Written during the same period as Tropic of Cancer and Tropic of Capricorn, and banned in the English-speaking world upon its publication in Paris in 1936, Black Spring is one of Miller’s finest achievements, and arguably his most distinguished book from a stylistic point of view. It consists of a number of linked episodes describing some of the crucial years in his personal saga, from recollections of his childhood in Brooklyn to his time in Paris.
Imbued with the spirit of Miller’s life experience, Black Spring is a linguistic tour de force which brings together the American author’s greatest merits.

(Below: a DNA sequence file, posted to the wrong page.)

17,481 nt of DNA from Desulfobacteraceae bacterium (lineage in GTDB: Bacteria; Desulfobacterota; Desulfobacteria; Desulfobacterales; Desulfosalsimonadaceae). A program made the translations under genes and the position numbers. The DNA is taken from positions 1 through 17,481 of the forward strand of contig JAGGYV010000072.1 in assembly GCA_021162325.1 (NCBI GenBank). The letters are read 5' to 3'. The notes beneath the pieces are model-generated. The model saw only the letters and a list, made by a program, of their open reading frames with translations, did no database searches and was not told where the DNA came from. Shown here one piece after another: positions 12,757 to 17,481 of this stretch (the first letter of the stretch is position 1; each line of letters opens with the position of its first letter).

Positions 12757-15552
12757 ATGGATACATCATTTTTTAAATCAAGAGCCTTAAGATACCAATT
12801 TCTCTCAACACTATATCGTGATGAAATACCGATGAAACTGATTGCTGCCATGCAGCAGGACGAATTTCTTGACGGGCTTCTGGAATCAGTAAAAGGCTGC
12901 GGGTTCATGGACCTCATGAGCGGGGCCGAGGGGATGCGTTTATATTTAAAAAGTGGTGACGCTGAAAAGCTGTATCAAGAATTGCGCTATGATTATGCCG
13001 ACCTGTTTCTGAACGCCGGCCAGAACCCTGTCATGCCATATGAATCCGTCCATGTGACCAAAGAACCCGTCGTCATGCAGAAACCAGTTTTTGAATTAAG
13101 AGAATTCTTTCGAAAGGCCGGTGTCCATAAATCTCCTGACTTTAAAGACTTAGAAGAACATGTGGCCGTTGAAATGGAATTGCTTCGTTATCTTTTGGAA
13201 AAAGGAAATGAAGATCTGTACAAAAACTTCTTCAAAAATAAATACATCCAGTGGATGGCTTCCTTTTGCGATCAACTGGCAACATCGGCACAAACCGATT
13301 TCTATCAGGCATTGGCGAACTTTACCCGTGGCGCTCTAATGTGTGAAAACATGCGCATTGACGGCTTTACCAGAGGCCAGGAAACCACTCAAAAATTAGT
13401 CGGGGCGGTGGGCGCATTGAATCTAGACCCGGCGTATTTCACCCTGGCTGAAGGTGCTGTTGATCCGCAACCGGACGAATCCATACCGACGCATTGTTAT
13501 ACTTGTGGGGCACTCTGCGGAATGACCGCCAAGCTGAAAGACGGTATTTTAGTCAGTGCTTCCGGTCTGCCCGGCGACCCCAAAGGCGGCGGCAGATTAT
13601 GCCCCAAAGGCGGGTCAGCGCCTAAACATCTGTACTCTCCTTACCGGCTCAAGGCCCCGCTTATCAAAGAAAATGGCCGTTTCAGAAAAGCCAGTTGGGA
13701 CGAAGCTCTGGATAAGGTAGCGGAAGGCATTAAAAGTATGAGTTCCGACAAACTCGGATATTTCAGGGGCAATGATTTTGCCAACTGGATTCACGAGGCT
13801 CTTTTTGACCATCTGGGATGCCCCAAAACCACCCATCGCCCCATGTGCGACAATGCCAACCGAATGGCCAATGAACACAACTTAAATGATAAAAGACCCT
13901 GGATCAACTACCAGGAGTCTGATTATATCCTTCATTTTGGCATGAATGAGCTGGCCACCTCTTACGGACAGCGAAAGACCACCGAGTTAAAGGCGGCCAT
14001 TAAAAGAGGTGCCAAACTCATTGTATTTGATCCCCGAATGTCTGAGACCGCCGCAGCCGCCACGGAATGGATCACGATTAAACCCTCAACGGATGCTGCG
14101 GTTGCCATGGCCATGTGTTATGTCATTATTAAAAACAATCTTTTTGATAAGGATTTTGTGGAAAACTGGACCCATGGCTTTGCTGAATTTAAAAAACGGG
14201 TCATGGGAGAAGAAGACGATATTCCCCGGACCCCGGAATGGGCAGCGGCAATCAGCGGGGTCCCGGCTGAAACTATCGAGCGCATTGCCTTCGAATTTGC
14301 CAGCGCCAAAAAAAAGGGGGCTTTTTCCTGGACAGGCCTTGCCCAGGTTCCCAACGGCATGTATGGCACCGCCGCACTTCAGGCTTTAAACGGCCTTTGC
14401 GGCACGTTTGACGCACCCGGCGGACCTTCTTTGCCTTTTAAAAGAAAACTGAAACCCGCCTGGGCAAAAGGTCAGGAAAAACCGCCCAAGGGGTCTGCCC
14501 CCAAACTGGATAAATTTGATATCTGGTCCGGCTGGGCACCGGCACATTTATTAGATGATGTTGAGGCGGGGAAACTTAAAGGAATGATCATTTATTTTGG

'American literature today begins and ends with the meaning of what Miller has done.' – Lawrence Durrell
'I like Henry Miller. I think he's the greatest American writer' – Bob Dylan
'There is nothing like Henry Miller when he gets rolling... One has to take the English language back to Marlowe and Shakespeare before encountering a wealth of imagery equal in intensity... a wildwater of prose, a cataract, a volcano, a torrent, an earthquake... a writer finally like a great athlete, a phenomenon of an avatar of literary energy.' – Norman Mailer
'The only imaginative prose writer of the slightest value who has appeared among the English-speaking races for some years past.” - George Orwell
'A genre-defying fusion of memoir, poetry, and philosophy, Black Spring
takes the reader on a journey from Brooklyn (‘The 14th Ward’) to Paris, via the vortex of Miller’s mind.' Erotic Review
Read an excerpt from Black Spring
By the same author: